One of the most noticeable impacts on the housing market is a lower inventory. Tens of thousands of houses have been withdrawn from the housing market. With fewer houses on the market, this could drive up the prices of houses with increased interest and more bidders during auctions.
Restrictions will ease once daily cases go down again. When restrictions ease, businesses can reopen and unemployment levels will start to go down again. Some countries have experienced second and even third waves of coronavirus spreading. So it may be a very long time until things go back to normal again.
While unemployment in Australia will rise and businesses will not reopen, experts are still predicting the economy will rebound in the fourth quarter of this year. This recovery could spark a storm of new houses on the market along with eager buyers. But with overseas travel essentially cancelled for 2020, we may not see that extra boost from overseas investors until halfway through 2021.
Long term predictions
Population growth has always had a massive impact on the demand for housing in Australia. We currently enjoy an average growth of 360,000 people per annum. To keep up with this growth, 170-180,000 new dwellings need to be built across the county to accommodate them. These dwellings are primarily created in new housing developments of outer suburbs.
Over the last few years, 60% of our population growth has been dependent on immigration. So it looks like the closure of our borders may also slow down the development of new housing. This could, in turn, cause an undersupply of houses from suburbs in favourable locations such as those near capital cities.
Due to affordability issues, Australia’s percentage of renters is likely to increase again. Soon 40% of the population will be renters. How does this affect you as a property investor? The good news is that it won’t be so hard to find new tenants. With an oversupply of potential tenants, buying a house solely for the purpose of renting out will be a safe investment.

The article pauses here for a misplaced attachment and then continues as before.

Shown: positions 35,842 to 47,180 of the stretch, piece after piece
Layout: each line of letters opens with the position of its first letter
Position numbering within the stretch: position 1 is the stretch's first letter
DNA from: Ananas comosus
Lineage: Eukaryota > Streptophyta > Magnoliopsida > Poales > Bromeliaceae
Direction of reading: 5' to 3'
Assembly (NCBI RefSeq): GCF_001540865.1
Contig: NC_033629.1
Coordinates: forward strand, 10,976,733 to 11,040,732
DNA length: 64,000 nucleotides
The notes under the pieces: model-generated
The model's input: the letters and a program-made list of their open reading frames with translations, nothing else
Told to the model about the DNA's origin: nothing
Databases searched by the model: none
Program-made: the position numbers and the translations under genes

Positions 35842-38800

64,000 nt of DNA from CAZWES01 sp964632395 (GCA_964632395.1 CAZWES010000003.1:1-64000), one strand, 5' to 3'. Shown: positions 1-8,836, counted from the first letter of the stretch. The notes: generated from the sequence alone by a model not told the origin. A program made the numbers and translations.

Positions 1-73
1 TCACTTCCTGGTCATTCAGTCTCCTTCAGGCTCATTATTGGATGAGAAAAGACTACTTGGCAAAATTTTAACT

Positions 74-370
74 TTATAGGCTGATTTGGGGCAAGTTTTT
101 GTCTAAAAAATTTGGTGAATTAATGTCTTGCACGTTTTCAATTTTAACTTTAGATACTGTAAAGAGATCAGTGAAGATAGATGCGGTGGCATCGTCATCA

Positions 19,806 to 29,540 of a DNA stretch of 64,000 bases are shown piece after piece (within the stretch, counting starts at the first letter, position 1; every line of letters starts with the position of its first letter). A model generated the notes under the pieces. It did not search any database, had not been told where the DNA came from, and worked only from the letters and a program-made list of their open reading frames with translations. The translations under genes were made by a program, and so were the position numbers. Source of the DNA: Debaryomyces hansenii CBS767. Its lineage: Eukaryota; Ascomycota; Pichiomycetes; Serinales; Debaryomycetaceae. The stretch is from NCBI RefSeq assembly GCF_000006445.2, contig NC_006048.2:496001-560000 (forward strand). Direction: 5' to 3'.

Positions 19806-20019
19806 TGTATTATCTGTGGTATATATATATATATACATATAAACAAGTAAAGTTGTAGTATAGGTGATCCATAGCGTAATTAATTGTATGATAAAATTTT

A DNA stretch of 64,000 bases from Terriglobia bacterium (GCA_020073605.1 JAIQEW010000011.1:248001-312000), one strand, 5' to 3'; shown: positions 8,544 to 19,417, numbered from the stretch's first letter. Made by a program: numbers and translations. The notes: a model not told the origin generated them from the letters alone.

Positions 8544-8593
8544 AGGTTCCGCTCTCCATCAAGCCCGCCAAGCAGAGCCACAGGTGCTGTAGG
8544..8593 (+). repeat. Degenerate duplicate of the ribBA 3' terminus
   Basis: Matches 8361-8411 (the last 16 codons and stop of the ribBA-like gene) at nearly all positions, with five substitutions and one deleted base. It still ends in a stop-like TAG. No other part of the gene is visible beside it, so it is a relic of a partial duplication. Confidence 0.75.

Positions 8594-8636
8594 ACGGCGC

So is now a good time to buy property for myself?
It all depends on your personal circumstances. Lots of things need to fall in place at once for you. Consider your employment situation. How did your job’s industry fare during this period of time? Have you and your partner relied on jobseeker or jobkeeper payments? Banks may not be so willing to give you a loan based on your job security.
It also depends on the purpose of your property purchase. Are you buying an investment property or will you be an owner-occupier? Is it your first house? You may be eligible for the first home buyers scheme. Make sure interest rates are favourable before bidding on houses. If you’re after an investment property, check there’s a healthy pool of potential tenants in the area.
If you’re looking to buy now, consider your long-term perspective. Make sure that you’re prepared for higher interest rates. Consider supply and demand in the housing market. Will you struggle to bid on houses when demand increases or the current recession ends? Even local economic trends can have an impact.
So do your research, tick all your essential finance targets, and get organised. The more prepared you are, the more likely it is you’ll make the right decision when auction day rolls around.